Adsorption thermodynamics

Adsorption thermodynamics can be used to judge whether the adsorption reaction could occur at some range of temperatures during practical engineering applications. The adsorption distribution coefficient, Kd, was 3.377 ± 0.027, 5.998 ± 0.065, and 12.847 ± 0.215 L/g at temperatures of 20, 30, and 40 °C with initial P concentration of 20 mg/L, pH of 5, WTRs dosage of 10 g/L, and adsorption time of 24 hours in DDI water solutions, and 3.089 ± 0.289, 5.773 ± 0.946, and 12.718 ± 0.722 L/g at temperatures of 20, 30, and 40 °C in stormwater solutions, respectively. Gibbs free energy, ΔGo, was −2.964, −4.513, and −6.644 kJ/mol at temperatures of 20, 30, and 40 °C in DDI water solutions, and −2.747, −4.417, and −6.618 kJ/mol at temperatures of 20, 30, and 40 °C in stormwater solutions, respectively. ΔHo and ΔSo were calculated from the slope and the intercept of the straight line obtained by curve fitting of lnKd versus 1/T. The R2 of the straight lines was 0.9901 in DDI water solution and 0.9926 in stormwater. ΔHo and ΔSo were 50.843 kJ/mol and 183.332 J/mol/K in DDI water solution, and 53.863 kJ/mol and 192.926 J/mol/K for stormwater, respectively. Negative Gibbs free energy values indicate that the adsorption of P by WTRs is a spontaneous process in both solutions in the range of experimental temperatures. Positive values of ΔHo show that the P adsorption by WTRs is an endothermic process in both solutions in nature. Also, positive values of ΔSo indicate that the P adsorption by WTRs is an entropy production process for both solutions.

CONCLUSIONS

This study demonstrates that air-dried WTRs containing PAC and APAM from sludge dewatering units of a typical water treatment facility, a type of WTRs found world-wide and recently available, can be effectively reused as a potential alternative part of traditional soil-based media or substrate in stormwater bioretention systems for P removal from stormwater runoff. The outcomes are listed below:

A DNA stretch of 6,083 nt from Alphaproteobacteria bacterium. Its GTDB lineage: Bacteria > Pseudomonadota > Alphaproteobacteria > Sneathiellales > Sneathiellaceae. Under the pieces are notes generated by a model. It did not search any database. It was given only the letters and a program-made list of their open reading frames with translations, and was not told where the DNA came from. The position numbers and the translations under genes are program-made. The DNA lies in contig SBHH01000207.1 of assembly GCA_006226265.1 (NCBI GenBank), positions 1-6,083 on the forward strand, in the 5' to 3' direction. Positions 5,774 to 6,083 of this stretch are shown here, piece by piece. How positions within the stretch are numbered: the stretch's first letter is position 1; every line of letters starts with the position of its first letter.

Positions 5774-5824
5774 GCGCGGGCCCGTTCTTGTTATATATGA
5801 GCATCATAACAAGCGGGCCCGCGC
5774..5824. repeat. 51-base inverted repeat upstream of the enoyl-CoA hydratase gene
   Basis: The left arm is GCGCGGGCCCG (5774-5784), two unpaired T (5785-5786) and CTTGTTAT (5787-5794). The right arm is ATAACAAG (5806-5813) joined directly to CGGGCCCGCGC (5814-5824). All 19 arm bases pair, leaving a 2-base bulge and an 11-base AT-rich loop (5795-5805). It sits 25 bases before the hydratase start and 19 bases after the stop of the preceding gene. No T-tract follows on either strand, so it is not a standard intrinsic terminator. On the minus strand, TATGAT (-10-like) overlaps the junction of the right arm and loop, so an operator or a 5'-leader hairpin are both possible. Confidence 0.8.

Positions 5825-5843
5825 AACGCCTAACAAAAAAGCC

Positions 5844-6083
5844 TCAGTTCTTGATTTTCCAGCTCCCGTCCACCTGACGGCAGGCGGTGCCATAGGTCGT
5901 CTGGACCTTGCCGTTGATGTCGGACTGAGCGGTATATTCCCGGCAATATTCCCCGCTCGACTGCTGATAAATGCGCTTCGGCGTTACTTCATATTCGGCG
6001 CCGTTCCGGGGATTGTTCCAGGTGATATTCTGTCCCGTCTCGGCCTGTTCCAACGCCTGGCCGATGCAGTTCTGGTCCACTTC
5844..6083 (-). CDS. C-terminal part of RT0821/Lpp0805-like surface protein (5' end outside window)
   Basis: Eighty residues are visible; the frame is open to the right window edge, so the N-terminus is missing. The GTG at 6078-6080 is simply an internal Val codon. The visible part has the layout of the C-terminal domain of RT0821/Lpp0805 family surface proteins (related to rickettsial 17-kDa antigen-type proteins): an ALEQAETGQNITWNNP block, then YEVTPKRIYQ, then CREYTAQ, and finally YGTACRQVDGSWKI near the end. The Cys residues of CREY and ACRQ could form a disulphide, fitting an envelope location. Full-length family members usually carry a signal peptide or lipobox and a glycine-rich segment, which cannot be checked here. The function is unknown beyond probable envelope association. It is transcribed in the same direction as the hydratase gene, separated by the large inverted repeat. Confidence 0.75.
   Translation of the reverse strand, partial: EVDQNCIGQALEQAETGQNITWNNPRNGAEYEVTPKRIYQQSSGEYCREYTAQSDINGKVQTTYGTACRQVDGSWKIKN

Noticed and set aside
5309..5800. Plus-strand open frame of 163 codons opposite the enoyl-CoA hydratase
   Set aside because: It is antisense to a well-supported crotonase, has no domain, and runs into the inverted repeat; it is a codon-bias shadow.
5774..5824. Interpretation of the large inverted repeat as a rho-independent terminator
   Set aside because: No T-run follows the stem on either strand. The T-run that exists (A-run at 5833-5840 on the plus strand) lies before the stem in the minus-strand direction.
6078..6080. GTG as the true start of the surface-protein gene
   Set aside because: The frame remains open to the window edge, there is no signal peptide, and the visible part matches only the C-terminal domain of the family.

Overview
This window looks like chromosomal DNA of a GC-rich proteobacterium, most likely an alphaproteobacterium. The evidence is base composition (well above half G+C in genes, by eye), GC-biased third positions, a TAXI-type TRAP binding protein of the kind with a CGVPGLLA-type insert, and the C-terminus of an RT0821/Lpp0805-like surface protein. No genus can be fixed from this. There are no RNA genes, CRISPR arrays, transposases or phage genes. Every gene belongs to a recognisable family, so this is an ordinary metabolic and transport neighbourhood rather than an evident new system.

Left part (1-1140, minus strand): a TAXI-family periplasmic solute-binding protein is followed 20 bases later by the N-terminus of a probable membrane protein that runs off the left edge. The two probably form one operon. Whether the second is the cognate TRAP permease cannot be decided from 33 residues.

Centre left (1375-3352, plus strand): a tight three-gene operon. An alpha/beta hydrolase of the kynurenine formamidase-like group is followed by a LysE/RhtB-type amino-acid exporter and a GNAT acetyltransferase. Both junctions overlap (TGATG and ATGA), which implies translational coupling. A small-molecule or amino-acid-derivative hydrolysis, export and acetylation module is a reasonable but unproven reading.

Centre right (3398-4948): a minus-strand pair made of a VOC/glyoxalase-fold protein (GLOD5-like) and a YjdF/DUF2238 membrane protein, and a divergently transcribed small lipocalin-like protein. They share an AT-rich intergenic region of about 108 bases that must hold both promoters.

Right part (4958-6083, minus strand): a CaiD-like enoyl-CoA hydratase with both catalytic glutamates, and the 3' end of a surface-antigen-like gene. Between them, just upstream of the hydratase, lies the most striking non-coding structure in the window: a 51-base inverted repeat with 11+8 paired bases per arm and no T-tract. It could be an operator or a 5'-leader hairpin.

• (1)

    ANN models can accurately predict the P concentration at equilibrium in solutions in the WTRs adsorption process. Therefore, once sufficient data are available for constructing robust ANN models in engineering practices, ANN models will be important tools for environmental professionals to control non-point source P pollution by natural treatment systems in the future in a sustainable manner.

  • (2)

    Non-linearized Langmuir model fitted the isotherms data better than others with qm of 10.118 and 9.955 mg/g in DDI solution and stormwater, respectively. The P adsorption onto WTRs is a homogenous monolayer adsorption and a favorable process.

  • (3)

    Pseudo second-order kinetic model predicted experimental data better than the pseudo first-order and intraparticle diffusion models. The adsorption process may be controlled by multiple kinetic processes or at least surface adsorption and intraparticle may diffuse simultaneously.

  • (4)

    The P adsorption onto WTRs is a spontaneous, endothermic, and entropy production process.

  • (5)

    Air-dried WTRs containing PAC and APAM were found to be effective in removing P from DDI water solution and stormwater, but the P removals at equilibrium had significant differences.

Different types of WTRs originated from the different water treatment processes used around the world with different coagulants having been proven to have different P adsorption capacity and adsorption mechanisms. For better management and reuse of the type of waste used in this study, further research should be performed on the competitive adsorption mechanisms and models between the P ion and other ions or compounds in solutions, on the dynamic P adsorption mechanisms in the flows through WTRs layers, and on the P adsorption mechanisms influenced by PAC and APAM in WTRs. Also, the P adsorption capacity of more WTRs of different particle sizes should be further investigated for PAC-APAM WTRs.

ACKNOWLEDGEMENT

This work was supported by a new faculty startup fund provided by Taiyuan University of Technology, China and by the Natural Science Foundation of Shanxi Province, China (201901D111068). The funding agencies had no involvement in the research and the preparation of the article.

DATA AVAILABILITY STATEMENT

All relevant data are included in the paper or its Supplementary Information.